Chance the Rapper Becomes Chance the Publisher
Posted July 19, 2018 2:14 p.m. EDT
Chance the Rapper released four new songs Wednesday night and, in one of them, announced that he had bought Chicagoist, the local news site most recently owned by WNYC.
On the track “I Might Need Security,” Chance raps “I bought the Chicagoist / just to run you racist [expletive] out of business.” He released a more traditional statement through WNYC, saying that he was “extremely excited to be continuing the work of the Chicagoist,” which he called “an integral local platform for Chicago news, events and entertainment.”
He said that his focus on relaunching the site would be to bring Chicagoans “an independent media outlet focused on amplifying diverse voices and content.”
Chicagoist, part of the Gothamist family of websites, was shuttered in November when its billionaire owner Joe Ricketts reacted to unionization efforts in the New York offices of Gothamist and DNAinfo by terminating the parent company’s portfolio of local sites — in New York, Chicago, Los Angeles, San Francisco and Washington — and letting go all of its employees.
WNYC was part of a consortium of public radio stations that bought the Gothamist family of sites in February but chose not to resurrect DNAinfo. Gothamist was founded in 2003 and the sites were independently owned until their sale to Ricketts’ company in 2017.
While Gothamist started publishing again in the spring, Chicagoist has been quiet since November. Laura Walker, chief executive of New York Public Radio (which includes WNYC), said in a statement: “We are delighted that the Chicagoist assets are finding a new home in the hands of a proud Chicagoan.”
Walker’s statement said that Chicagoist would be used to support local coverage of Chicago but Chance, born Chancelor Bennett, has yet to elaborate on how he will populate the local news site. His manager, Pat Corcoran, did not immediately reply to a request for comment.
It is unusual for a star entertainer to acquire a news and commentary website. Celebrities have been more likely to help start their own properties, as former baseball player Derek Jeter did with his site, the Player’s Tribune, which runs interviews and first-person essays with athletes. Actress Zooey Deschanel was one of the founders of a website, HelloGiggles, that was acquired by Time in 2015. That year, actress, director and writer Lena Dunham co-founded Lenny Letter, a digital newsletter, with her frequent collaborator Jenni Konner.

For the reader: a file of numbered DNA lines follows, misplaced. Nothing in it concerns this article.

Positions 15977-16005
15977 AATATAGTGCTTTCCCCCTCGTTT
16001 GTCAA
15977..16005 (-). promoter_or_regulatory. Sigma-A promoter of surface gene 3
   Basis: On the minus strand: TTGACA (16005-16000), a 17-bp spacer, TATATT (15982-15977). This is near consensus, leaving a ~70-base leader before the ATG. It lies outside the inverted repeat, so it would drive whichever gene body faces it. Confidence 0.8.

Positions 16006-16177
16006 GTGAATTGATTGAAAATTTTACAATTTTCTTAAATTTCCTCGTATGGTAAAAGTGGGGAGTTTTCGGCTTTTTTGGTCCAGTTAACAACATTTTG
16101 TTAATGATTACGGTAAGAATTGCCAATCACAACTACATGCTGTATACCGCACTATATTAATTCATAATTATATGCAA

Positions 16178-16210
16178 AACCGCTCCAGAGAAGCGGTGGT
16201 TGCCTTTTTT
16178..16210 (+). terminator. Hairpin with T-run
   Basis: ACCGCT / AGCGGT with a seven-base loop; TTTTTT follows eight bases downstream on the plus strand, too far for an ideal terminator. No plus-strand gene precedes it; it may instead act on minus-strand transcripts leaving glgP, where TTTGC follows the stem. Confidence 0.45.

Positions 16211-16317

Upon taking over Chicagoist, Chance, 25, will quickly become one of the most prominent publishers in a city that was a stronghold of black-owned media before recent acquisitions. In 2016, Johnson Publishing Co. in Chicago sold Ebony and Jet magazines to a Texas private equity firm. Oprah Winfrey is perhaps the most famous media mogul associated with Chicago, thanks to “The Oprah Winfrey Show,” which was shot in the city. But the majority owner of the television network that bears her name is Discovery Communications in New York.
Munson Steed, chief executive of the Steed Media Group and publisher of the Rolling Out website and magazine, said that he was proud of Chance for the move, emphasizing that the newfound media entrepreneur could help groom a generation of journalists of color.
“They’ll gain access based on his participation,” Steed said. “That would not have happened without it.”
Asked whether he thought it was wise for a novice to get into the competitive (and perennially underfunded) business of digital news, Steed said, “I think as long as he measures his investment, Chance is young enough to make intelligent mistakes.”
Chance has emphasized his pride in the city from the beginning of his career. His parents are longtime civil servants who have worked in the city’s government, and Chance has recently become more politically engaged, appearing at a City Council meeting in November to denounce a proposal for a $95 million police academy. He has been particularly focused on the city’s public schools and in 2017 donated $1 million to the public school system to support after-school programming and the arts. The Chicago Tribune reported in December that he had raised an additional $2.5 million for the city’s schools, much of it through his arts education nonprofit, SocialWorks Chicago.
The rapper’s relationship with the news media has not always been so cozy. In 2016, he threatened to stop working with MTV after the channel’s news site posted a lukewarm review of his album “Coloring Book” and a show from its related tour. Corcoran told Spin at the time that he and Chance had “agreed that the article was offensive” and brought their concerns to MTV, where a representative “took ownership of the editorial misstep.”